Indigenous community volunteers demonstrate reconciliation in action through shared projects

Posted on 12 May, 2017

One Indigenous community was surprisingly seeking a taxidermist; another in remote Western Australia wanted help to build a ranger station.

Meanwhile, a school on the outskirts of Sydney needed advice on a bush tucker garden design.

And a tiny community in the Northern Territory sent out a call for mechanics to teach vehicle maintenance.

All requests were met and the projects accomplished through Indigenous Community Volunteers (ICV), a Canberra-based, not-for-profit organisation.


In 2014-15 about 170 Indigenous communities across Australia have identified projects aimed at improving health, social or economic wellbeing.

ICV has linked them with volunteers willing to work in the communities, sharing their skills, while experiencing Indigenous life and culture.

CEO Stephanie Harvey said Indigenous people were intelligent and resourceful and understood what issues should to be addressed in their communities.

"We know the answers, we just need support to move it into a better space," Ms Harvey said.

"And that really is where ICV comes in."

Ms Harvey admitted to being almost stumped by the request for a taxidermist volunteer asked to teach a community how to preserve native animals for their cultural centre.

"But because it is community driven, our volunteers have such a breadth of skills," Ms Harvey said.

Volunteers — who provided more than 3,000 days of service last year alone — have included youth workers, teachers, doctors, dentists, archaeologists and artists.

Volunteers program proving its worth in indigenous communities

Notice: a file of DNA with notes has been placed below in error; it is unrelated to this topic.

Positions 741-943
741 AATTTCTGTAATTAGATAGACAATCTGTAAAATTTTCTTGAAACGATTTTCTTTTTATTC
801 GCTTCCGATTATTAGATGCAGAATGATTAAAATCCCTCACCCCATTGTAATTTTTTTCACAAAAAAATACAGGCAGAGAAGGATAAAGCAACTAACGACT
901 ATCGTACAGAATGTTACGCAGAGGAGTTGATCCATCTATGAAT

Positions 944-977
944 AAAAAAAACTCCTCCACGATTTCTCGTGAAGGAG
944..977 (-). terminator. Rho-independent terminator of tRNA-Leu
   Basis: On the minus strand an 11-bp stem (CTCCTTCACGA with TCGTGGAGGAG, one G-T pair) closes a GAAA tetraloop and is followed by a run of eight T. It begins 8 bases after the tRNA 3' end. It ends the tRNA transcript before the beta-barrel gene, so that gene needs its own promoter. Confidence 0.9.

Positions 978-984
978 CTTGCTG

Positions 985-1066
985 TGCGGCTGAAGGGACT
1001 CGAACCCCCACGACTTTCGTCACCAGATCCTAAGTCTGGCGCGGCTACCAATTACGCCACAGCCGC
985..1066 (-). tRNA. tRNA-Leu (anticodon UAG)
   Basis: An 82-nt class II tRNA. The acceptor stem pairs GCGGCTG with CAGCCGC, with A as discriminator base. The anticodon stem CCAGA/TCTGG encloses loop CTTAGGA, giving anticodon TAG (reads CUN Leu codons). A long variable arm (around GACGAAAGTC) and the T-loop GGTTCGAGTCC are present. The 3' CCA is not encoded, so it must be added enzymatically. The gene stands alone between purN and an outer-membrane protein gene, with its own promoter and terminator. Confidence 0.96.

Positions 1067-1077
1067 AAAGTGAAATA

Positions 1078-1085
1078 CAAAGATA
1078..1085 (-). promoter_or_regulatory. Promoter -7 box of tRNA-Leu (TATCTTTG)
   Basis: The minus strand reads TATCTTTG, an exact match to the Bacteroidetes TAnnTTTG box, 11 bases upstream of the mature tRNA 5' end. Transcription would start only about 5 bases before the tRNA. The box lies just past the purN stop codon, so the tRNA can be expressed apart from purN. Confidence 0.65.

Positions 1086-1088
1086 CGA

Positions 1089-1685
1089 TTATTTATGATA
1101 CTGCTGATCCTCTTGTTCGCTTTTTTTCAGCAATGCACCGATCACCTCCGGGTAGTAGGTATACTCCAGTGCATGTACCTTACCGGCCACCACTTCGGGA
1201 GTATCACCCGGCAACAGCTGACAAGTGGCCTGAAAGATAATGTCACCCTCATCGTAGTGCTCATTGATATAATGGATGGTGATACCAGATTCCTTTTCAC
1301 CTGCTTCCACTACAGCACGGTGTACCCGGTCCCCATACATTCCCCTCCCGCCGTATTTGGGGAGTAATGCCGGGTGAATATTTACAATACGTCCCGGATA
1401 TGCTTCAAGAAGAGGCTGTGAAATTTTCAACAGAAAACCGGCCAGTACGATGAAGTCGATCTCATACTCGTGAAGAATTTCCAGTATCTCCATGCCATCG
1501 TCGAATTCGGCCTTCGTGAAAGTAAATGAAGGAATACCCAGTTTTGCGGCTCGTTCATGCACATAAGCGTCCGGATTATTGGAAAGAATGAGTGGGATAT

KPMG Australia recently endorsed the work of ICV after investigating two projects — the refurbishment of a derelict community centre in the West Australian town of Pinjarra, and an education campaign on the connection between dog and human health at Ali Curung in the Northern Territory.

The audit found both projects had "the potential to contribute to ongoing economic and social impacts within the community" through such outcomes as improved nutrition, reduction in illness, community resilience and wellbeing.

Karrie-Anne Kearing-Salmon from the Murray District Community Association in Pinjarra, said the local Noongar people wanted to restore the community centre to provide a hub for youth programs.

ICV volunteers were involved in building a new roof, installing kitchen and toilet facilities and developing a community garden.

The refurbished centre is now used for homework, health and nutrition classes and to provide breakfast and lunch for schoolchildren.


"We thought [it] best to go with youth so they can go home and teach their parents, rather than teach the parents [to] teach the youth," Ms Kearing-Salmon said.

The project led to ongoing friendships being developed between the volunteers and community members.

"We put on barbeques for each volunteer and they sit and have dinner with us and all our family," Ms Kearing-Salmon said.

"And yeah, they love it, sometimes [they] don't want to leave, or they'll come back on a visit every now and again."

CEO Stephanie Harvey said ICV strived to build genuine relationships with the community members.

"We work on people-based issues, economic development, governance, jobs — you name it," she said.

"Yes we proudly name ourselves as a community development organisation, but really it's reconciliation in action.

"It's all of us working together."

Papier-mache dogs created by the children of Alekarenge School in the NT